How Much Does a Real Pearl Necklace Cost?
A pearl necklace is an asset, something beautiful that’s handed down from generation and generation to be worn on only the most special occasions. If you’re considering investing in one, you’re most likely wondering: How much does a real pearl necklace cost?
The answer is that a real pearl necklace can cost as little as $100 and as much as $100,000. You enjoy options when looking for a real pearl necklace, and that’s a good thing. Just be sure you know what you want (and how much you want to spend) before you make your investment in a real pearl necklace.
Here’s a look at everything you need to know about how much a real pearl necklace costs.
The 4 Types of Pearls (And How Much They Cost)
All pearls sold as jewelry are known as “cultured” pearls. That simply means the pearls were farmed in a controlled environment so that they could be used for jewelry. Cultured pearls fall into four categories:
- Akoya Pearls: Akoya pearls are round pearls that offer the traditional white coloring, though you might notice hints of cream, rose or silver. In some cases, you can find Akoya pearls that have been treated to appear black in color. A strand of Akoya pearls will cost anywhere between $100 and $10,000.
- Freshwater Pearls: You can find Freshwater pearls that are the traditional white, but they are also available in a wide range of other colors — including lavender, pink and dyed colors. Freshwater pearls are also available in a number of different shapes, including round, near round, button and baroque. Freshwater pearls are the least expensive of these four types. Expect to pay between $50 and $2,000 for a strand of Freshwater pearls.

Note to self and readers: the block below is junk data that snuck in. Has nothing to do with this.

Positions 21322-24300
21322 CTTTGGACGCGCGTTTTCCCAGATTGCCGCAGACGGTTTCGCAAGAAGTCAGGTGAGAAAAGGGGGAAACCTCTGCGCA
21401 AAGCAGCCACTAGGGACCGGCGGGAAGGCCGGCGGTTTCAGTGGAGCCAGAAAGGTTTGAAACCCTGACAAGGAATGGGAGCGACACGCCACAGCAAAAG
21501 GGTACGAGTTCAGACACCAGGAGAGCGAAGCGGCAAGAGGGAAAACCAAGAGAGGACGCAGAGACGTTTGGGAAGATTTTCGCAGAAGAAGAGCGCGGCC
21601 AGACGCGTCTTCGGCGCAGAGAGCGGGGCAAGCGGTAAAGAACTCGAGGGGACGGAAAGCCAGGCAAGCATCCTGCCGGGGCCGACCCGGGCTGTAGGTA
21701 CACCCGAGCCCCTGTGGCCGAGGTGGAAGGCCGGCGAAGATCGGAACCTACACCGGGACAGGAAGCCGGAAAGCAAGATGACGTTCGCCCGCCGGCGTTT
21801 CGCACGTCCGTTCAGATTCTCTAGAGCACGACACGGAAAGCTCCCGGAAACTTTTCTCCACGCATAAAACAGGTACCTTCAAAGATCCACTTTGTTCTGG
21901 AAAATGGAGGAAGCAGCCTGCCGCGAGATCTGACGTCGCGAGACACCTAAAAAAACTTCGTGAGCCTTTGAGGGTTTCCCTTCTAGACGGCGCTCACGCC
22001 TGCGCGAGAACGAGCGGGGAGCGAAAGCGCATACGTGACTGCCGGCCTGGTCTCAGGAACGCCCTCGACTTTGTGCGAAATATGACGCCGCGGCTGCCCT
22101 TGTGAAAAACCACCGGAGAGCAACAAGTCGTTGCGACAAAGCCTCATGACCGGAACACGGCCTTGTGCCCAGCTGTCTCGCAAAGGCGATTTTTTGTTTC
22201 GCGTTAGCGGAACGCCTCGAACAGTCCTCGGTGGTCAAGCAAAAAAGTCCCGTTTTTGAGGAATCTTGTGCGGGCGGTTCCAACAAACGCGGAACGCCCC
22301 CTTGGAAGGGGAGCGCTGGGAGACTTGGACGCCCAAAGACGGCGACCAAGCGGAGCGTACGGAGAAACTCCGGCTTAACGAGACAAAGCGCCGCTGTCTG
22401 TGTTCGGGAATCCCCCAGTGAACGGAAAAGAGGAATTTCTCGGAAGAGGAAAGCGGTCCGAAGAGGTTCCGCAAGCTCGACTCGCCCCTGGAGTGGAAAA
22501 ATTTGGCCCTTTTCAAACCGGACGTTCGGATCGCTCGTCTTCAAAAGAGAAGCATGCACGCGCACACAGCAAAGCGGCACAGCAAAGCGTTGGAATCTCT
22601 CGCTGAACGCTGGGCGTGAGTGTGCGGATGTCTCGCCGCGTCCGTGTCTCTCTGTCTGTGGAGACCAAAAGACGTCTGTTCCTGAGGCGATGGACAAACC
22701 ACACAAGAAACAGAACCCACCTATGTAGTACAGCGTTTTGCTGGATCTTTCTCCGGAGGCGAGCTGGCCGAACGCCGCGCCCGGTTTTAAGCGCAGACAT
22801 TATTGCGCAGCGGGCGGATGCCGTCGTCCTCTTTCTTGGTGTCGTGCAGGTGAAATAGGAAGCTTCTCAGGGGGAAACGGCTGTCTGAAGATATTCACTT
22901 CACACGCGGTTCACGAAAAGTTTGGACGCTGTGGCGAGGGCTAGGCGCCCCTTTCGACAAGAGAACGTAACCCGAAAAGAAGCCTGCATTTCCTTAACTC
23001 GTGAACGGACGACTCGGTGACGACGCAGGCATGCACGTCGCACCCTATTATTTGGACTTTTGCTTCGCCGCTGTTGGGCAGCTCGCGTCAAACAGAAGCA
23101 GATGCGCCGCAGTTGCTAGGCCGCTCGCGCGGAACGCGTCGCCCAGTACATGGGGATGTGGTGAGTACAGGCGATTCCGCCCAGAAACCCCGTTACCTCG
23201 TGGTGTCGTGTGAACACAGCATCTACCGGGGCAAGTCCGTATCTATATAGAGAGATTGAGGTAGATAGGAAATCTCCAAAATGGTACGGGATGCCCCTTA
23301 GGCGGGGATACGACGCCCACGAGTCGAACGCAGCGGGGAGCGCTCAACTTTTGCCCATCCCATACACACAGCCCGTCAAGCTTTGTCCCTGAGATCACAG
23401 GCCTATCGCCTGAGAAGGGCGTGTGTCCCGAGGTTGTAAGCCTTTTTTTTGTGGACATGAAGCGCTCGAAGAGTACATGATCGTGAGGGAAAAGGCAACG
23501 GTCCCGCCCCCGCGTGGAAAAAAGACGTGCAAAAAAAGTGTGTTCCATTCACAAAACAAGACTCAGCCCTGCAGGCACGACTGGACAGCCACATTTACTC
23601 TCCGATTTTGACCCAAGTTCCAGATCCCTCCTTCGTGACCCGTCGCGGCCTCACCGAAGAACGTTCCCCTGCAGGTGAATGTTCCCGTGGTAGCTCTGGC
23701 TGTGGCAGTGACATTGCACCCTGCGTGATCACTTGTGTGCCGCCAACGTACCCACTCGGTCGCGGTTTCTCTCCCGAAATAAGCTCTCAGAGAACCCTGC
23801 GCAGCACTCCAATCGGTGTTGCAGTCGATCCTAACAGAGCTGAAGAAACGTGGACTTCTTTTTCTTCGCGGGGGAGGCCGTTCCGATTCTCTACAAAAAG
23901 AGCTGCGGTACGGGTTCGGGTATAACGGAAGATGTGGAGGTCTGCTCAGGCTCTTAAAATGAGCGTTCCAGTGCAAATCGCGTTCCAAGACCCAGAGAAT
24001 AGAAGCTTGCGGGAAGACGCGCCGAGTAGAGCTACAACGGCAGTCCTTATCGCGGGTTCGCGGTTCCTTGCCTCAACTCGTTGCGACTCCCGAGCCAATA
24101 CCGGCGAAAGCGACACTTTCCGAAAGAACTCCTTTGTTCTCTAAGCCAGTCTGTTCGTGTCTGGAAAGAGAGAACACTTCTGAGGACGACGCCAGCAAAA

- South Sea Pearls: South Sea pearls are the most expensive, ranging between $400 and $30,000. Yes, that’s right: You can pay up to $30,000 for South Sea Pearls. They are typically gold or silver in color, and you can find them in round, near round and baroque shapes. They are the most expensive type of pearl because of how rare they are. A strand of South Sea pearls will run from $1,000 to more than $100,000.
- Tahitian Pearls: Tahitian pearls are the only type of pearl that is naturally dark. You can find them in a near black, dark green and even silver on the lighter end of things. They are also available in different shapes, including baroque, round, near round. You’ll pay $500 to $25,000 for a strand of Tahitian pearls.
Why Do Pearl Prices Vary So Much?
What influences the cost of pearls? For example, why do Tahitian pearls swing so wildly from $500 on the low end to $25,000 on the high end? Well, the price of pearls is influenced by four key factors:
- Size: The larger the pearls, the most they will cost. South Sea pearls tend to be the largest, which is just one of the many reasons why they are more expensive.
- Shape: The rounder the pearls, the more they will cost. Pearls often come in button, near round and baroque shapes, too, but round is the most highly valued.
- Luster: The most expensive pearls are the ones that have that traditional pearl luster and shine to them. In fact, pearls that are lustrous enough aren’t used in jewelry — instead they are used to make pharmaceuticals, cosmetics and other products.